“You’re off to great places, today is your day. Your mountain is waiting, so get on your way.” – Dr. Seuss
When I first moved back to New York after almost 20 years in Oregon, I felt like the outdoor scene was never good enough. The rock climbers weren’t badass enough, the buzz of cars from below grated on me while I was climbing in the Shawanagunks, and there aren’t any snow-capped peaks in the Adirondacks. I spent my weeknight evenings training at The Cliffs in Queens and my weekends at the Gunks – jamming my Brooklyn friends into my car after picking them up from the 2 train at 96th St.
6am really means 5:45am
No one took climbing seriously enough as far as I was concerned. I would sit fuming in my VW Tiguan, backpack carefully organized with climbing gear, lemon and honey infused tea in the cup holder, high protein breakfast eaten and lunch packed, only to be waiting for my slightly hungover friends to text me that they had just missed the train and would be a few minutes late. Of course, inevitably they wanted to stop for coffee and maybe, if I wouldn’t mind, could they take a few minutes to organize their gear before we did the hike in?
My Oregon friends on the other hand knew that if we were meeting at 6am that really meant 5:45. Climbing, like the knots that we tied to ensure our safety, was organized, neat and efficient.
The reality was, at the end of the day, I was nearing 40 and these Brooklyn kids were like, 25, maybe. I don’t even know what to call them. Millennials? Gen Z? Couldn’t say. They liked me because I could lead climb and had a car. As my climbing friend Marnix put it, if you’ve got a car in NYC and know a thing or two about climbing, everyone wants to be your friend. Not sure my taskmaster style suited the 20-somethings either, but, hey, I didn’t even ask them to chip in for gas.
What am I doing?
One Saturday afternoon when I was sitting in the salon chair of my super hip and ridiculously expensive hairdresser in Gramercy, he asked me what my weekend plans were. I found myself excitedly explaining the minute details of my rock climbing “project” and the weeks I had spent trying to “send” it. I had literally spent the last few weekends analyzing how to move from one 3 millimeter hold to another one a foot away.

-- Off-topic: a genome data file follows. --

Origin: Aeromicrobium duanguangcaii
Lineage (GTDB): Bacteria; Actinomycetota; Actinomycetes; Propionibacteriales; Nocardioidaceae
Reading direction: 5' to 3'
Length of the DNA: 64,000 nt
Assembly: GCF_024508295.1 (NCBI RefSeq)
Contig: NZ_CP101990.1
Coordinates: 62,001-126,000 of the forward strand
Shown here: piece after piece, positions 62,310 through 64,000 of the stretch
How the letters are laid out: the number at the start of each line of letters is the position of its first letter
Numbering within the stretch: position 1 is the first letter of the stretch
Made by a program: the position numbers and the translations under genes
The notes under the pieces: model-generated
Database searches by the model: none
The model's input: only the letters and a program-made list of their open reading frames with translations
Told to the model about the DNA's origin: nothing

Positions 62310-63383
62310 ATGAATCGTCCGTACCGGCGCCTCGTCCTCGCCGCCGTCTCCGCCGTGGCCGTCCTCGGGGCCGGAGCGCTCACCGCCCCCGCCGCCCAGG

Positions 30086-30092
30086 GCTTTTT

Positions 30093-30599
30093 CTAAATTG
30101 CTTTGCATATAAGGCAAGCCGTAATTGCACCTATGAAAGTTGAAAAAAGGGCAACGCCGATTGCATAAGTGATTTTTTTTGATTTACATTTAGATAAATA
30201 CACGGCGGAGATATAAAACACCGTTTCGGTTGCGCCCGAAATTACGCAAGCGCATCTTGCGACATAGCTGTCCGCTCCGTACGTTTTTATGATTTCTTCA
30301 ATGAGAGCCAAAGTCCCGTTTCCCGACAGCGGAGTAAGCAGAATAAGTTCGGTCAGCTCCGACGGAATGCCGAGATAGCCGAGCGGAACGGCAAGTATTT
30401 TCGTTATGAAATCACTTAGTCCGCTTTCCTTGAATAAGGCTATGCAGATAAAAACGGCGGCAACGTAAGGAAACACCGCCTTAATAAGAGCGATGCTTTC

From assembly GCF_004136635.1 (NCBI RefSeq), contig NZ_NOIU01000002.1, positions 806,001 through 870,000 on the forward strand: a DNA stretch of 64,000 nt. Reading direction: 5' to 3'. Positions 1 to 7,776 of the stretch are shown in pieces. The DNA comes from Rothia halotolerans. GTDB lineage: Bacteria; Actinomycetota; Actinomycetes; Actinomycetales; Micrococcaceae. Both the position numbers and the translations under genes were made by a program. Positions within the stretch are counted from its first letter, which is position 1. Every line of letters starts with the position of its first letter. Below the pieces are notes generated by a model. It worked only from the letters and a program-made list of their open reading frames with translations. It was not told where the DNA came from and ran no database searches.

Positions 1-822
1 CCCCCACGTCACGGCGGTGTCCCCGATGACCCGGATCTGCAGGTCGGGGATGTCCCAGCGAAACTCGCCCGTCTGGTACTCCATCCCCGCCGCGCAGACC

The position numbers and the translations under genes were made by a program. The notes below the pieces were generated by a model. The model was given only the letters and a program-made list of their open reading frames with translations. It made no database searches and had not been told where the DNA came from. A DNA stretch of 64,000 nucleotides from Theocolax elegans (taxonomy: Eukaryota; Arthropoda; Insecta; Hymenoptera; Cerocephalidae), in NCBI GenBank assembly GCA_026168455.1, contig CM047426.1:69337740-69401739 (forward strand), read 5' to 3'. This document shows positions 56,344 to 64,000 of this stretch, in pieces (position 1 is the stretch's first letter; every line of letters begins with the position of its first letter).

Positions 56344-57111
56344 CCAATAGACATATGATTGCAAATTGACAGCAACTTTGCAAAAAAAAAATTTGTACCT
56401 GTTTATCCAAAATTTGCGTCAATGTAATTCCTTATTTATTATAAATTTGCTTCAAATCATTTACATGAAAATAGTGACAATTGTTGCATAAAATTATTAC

He stifled a yawn.
At that moment it hit me that I had been living in New York City for four years, and yet, could not even tell you one interesting thing that was happening that weekend. I hadn’t been to The Met or the MOMA, I hadn’t walked on The Highline, I hadn’t had a martini at a rooftop bar, I didn’t go to Broadway shows or Madison Square Garden for concerts or Rangers games, I hadn’t even ridden a Citi Bike.
What, in god’s name was I spending a ridiculous portion of my meager teacher’s salary on NYC rents for anyway? I was almost 40, I wasn’t going to the Olympics, no one cared if I could lead 5.9 trad, and I seriously needed something else to talk about. So, I gave it up. I sold my rack (climbing gear) to my 20-something Brooklyn friend Katie and started enjoying the city. I saw jazz in the West Village at Smalls, I got tickets for To Kill a Mockingbird, Hadestown, and Network, and I watched the sunset over the Hudson River from the Top of the Strand.
I also started spending more time in that lovely little corner of the world we all call home, the Hudson Valley. I gave up climbing, yes, and began to discover the myriad of hikes in the areas around Millerton and Salisbury including my two personal favorites, Alander Mountain and Lion’s Head.
If you are in the mood for a quick bit of exercise and some fresh air and views, Lion’s Head is absolutely the best hike in the area. The Berkshire Hiking website states that “Lion’s Head in Salisbury, CT might have the distinction of being the shortest hike with the greatest views in western Connecticut.” (http://berkshirehiking.com/hikes/lionshead.html).
I’ll often do this hike in the evening after work as I can make it up and back in just over an hour. This is especially convenient because it is located just outside the village of Salisbury which means you can swing by LaBonne’s for groceries or Sweet Williams for a coffee and a pastry when you’re done.
If you have more time and are looking for something longer (eight miles round trip) and more challenging (gradual uphill the entire way), then I highly recommend Alander Mountain. There is more than one way to access the summit, but my favorite route is from the parking lot of the Mt. Washington State Forest Headquarters. (https://myhikes.org/trails/alander-mountain-trail).
Part of the appeal of going this way is that you drive through Copake Falls where you can check out Bash Bish Bicycles as well as Bash Bish State Park. And, on your way back after eight miles of hiking there is nothing better than a cold beverage and some live music at The Taconic Wayside Inn.
The perpetual quest
I have lost count of the number of times I have done these two hikes over the past few years. Perhaps that will seem unoriginal and redundant to some. And, I get it. I used to be on a perpetual quest for something new, more challenging and unknown. But time and let’s be honest, age, now prevent me from being the “badass” I always aspired to be. Most of my time when I was younger was spent training for a short slice of time in nature. Now, I just try to enjoy it. On repeat.
“I go to nature to be soothed and healed, and to have my senses put in order.” – John Burroughs